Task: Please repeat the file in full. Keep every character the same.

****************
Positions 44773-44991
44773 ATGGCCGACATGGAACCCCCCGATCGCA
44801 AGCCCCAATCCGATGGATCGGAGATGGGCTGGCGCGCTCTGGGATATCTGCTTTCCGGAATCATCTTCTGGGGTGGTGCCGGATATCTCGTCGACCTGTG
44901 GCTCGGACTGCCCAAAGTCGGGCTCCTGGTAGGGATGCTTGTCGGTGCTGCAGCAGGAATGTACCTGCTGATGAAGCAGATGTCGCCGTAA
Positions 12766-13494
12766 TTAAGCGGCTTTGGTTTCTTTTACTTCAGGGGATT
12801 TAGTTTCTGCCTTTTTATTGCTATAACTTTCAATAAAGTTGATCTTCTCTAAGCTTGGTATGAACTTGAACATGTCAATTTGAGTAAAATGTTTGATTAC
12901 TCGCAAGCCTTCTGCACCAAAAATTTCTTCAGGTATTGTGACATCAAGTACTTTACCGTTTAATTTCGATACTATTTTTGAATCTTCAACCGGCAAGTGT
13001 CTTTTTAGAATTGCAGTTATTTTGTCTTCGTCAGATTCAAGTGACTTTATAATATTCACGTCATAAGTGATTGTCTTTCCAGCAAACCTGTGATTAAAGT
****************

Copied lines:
Positions 44773-44991
44773 ATGGCCGACATGGAACCCCCCGATCGCA
44801 AGCCCCAATCCGATGGATCGGAGATGGGCTGGCGCGCTCTGGGATATCTGCTTTCCGGAATCATCTTCTGGGGTGGTGCCGGATATCTCGTCGACCTGTG
44901 GCTCGGACTGCCCAAAGTCGGGCTCCTGGTAGGGATGCTTGTCGGTGCTGCAGCAGGAATGTACCTGCTGATGAAGCAGATGTCGCCGTAA
Positions 12766-13494
12766 TTAAGCGGCTTTGGTTTCTTTTACTTCAGGGGATT
12801 TAGTTTCTGCCTTTTTATTGCTATAACTTTCAATAAAGTTGATCTTCTCTAAGCTTGGTATGAACTTGAACATGTCAATTTGAGTAAAATGTTTGATTAC
12901 TCGCAAGCCTTCTGCACCAAAAATTTCTTCAGGTATTGTGACATCAAGTACTTTACCGTTTAATTTCGATACTATTTTTGAATCTTCAACCGGCAAGTGT
13001 CTTTTTAGAATTGCAGTTATTTTGTCTTCGTCAGATTCAAGTGACTTTATAATATTCACGTCATAAGTGATTGTCTTTCCAGCAAACCTGTGATTAAAGT